9. 9. The principles of Open Data Responsibilities of funding agencies • regard the costs of open data processes in a research project to be an intrinsic part of the cost of doing the research • provide adequate resources and policies for long-term sustainability of infrastructure and repositories national open data policy • Institutions that employ scientists and bodies that fund them should develop incentives and criteria for career advancement for those involved in open data processes • Assessment of research impact, particularly any involving citation metrics, should take due account of the contribution of data creators
  10. 10. The principles of Open Data Responsibilities of professional associations, scholarly societies and academies should develop guidelines and policies for open data and promote the opportunities they offer in ways that reflect the epistemic norms and practices of their members.
  11. 11. The principles of Open Data Responsibilities of libraries, archives and repositories development and provision of services and technical standards for data to ensure that • data are available to those who wish to use them and that • data are accessible over the long term
  12. 12. The boundaries of openness Openness should be the default position for scientific data . Exceptions should be applied on a case-by-case basis: Privacy and confidentiality Safety and security Commercial interests Exceptions applied on a case-by-case basis
  13. 13. Enabling practices • Citation and provenance When, in scholarly publications, researchers use data created by others, those data should be cited with reference to their originator, to their provenance and to a permanent digital identifier. . • Interoperability Both research data, and the metadata which allows them to be assessed and reused, should be interoperable to the greatest degree possible • Non-restrictive reuse Research data labelled as reusable by means of a rights waiver or non- restrictive licence • Linkability Open data linked with other data based on their content and context in order to maximise their semantic value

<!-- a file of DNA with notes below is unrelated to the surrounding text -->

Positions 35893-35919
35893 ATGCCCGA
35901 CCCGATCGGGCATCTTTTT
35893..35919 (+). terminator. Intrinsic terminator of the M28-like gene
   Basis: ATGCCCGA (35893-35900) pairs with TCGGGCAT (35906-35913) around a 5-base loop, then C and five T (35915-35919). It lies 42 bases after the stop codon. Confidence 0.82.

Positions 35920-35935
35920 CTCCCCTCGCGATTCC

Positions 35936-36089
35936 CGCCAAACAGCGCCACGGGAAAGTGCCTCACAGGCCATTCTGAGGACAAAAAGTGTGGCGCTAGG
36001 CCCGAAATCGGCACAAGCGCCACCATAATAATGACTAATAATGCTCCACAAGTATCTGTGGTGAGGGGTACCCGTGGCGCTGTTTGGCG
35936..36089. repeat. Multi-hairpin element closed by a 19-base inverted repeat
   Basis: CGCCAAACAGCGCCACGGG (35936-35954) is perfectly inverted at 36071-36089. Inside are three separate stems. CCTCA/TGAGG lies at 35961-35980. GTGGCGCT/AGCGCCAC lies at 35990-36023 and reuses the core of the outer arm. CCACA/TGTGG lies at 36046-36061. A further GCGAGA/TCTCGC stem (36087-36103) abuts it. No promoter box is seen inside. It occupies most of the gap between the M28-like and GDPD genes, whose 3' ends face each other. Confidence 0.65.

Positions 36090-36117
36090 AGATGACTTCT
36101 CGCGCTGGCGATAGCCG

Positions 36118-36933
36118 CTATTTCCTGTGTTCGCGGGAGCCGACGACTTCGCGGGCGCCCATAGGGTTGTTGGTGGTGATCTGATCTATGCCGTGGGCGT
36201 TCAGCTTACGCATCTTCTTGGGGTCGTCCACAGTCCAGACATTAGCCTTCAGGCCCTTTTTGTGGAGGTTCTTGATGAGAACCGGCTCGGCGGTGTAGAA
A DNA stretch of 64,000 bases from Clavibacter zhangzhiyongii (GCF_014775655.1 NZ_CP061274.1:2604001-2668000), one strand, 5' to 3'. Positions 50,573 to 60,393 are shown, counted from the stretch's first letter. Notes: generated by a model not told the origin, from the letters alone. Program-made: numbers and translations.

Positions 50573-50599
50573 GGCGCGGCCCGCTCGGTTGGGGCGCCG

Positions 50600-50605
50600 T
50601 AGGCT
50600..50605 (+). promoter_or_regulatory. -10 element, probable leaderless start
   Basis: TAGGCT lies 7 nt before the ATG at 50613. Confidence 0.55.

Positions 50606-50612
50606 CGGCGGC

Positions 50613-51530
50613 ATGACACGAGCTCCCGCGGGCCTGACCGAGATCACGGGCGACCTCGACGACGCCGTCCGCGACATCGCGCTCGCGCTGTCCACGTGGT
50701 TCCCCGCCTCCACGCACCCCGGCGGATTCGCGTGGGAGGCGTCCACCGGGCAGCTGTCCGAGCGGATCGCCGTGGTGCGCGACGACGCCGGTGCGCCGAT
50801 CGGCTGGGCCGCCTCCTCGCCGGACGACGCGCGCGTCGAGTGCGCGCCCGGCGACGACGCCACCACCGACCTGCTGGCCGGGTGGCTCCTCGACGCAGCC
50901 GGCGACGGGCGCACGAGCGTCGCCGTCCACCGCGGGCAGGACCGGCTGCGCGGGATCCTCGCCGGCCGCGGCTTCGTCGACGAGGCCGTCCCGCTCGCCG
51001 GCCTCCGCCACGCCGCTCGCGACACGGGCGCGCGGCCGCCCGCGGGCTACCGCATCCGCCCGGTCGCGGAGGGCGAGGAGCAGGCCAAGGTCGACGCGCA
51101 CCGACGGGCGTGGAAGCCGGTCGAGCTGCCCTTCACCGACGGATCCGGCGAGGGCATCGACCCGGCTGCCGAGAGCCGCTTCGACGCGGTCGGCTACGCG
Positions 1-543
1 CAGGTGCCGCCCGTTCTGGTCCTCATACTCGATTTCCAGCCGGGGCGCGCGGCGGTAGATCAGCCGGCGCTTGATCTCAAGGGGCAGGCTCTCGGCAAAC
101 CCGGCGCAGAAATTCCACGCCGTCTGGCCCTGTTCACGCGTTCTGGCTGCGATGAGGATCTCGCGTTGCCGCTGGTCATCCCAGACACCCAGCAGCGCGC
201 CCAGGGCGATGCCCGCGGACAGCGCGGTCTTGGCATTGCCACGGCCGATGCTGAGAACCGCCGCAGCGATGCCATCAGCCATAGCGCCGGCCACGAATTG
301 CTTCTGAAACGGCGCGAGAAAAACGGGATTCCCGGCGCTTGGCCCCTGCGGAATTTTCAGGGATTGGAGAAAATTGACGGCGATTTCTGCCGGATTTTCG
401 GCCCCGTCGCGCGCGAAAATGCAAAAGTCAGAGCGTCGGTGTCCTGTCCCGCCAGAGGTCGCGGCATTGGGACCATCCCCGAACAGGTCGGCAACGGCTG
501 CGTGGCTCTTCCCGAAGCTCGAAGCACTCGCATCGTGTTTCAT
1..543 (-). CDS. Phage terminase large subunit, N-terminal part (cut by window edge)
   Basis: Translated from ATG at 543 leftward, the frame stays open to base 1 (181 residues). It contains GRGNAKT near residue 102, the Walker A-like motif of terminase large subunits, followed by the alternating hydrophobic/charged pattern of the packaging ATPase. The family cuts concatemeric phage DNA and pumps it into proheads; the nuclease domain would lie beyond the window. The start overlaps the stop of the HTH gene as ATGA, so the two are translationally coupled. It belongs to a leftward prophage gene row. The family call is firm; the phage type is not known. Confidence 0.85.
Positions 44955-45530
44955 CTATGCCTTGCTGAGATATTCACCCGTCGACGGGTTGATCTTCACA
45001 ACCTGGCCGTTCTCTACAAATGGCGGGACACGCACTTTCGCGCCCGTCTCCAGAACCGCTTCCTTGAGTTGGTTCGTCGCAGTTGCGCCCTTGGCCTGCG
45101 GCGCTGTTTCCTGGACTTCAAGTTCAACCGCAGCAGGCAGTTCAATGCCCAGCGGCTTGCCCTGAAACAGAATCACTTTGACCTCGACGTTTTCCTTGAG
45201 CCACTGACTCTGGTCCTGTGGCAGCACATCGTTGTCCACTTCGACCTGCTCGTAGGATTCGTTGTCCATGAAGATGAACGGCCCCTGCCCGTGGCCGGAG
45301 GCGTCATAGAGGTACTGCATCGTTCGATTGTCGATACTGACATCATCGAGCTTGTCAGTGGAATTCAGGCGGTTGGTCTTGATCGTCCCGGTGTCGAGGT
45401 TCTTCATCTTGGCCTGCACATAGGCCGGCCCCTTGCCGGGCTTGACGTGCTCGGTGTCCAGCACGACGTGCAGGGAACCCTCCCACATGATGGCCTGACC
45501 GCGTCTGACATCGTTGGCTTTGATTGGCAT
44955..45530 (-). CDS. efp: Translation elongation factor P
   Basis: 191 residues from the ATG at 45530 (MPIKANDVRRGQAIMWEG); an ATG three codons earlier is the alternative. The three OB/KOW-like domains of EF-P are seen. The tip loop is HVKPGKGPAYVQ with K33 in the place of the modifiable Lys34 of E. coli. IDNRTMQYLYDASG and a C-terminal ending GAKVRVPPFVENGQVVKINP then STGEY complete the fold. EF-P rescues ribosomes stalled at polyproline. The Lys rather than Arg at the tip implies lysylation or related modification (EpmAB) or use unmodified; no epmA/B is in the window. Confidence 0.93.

14. 14. ICSU-IAP-ISSC-TWAS Accord www.icsu.org/science-international/accord This document was prepared by an ICSU-IAP- ISSC-TWAS working group of: • Geoffrey Boulton, University of Edinburgh and President of CODATA, Working Group Chair • Simon Hodson, Executive Director CODATA (ICSU representative) • Dominique Babini, University of Buenos Aires and CLACSO (ISSC representative) • Jianhui Li, Chinese Academy of Sciences, CNIC (IAP representative) • Tshilidzi Marwala, University of Johannesburg (TWAS representative) • Maria G. N. Musoke, Makerere University, Uganda (IAP representative) • Paul F. Uhlir, Scholar, US National Academy of Sciences (IAP representative); Independent Consultant, Data Policy and Management • Sally Wyatt, Maastricht University, & eHumanities, KNAW (ISSC representative) • .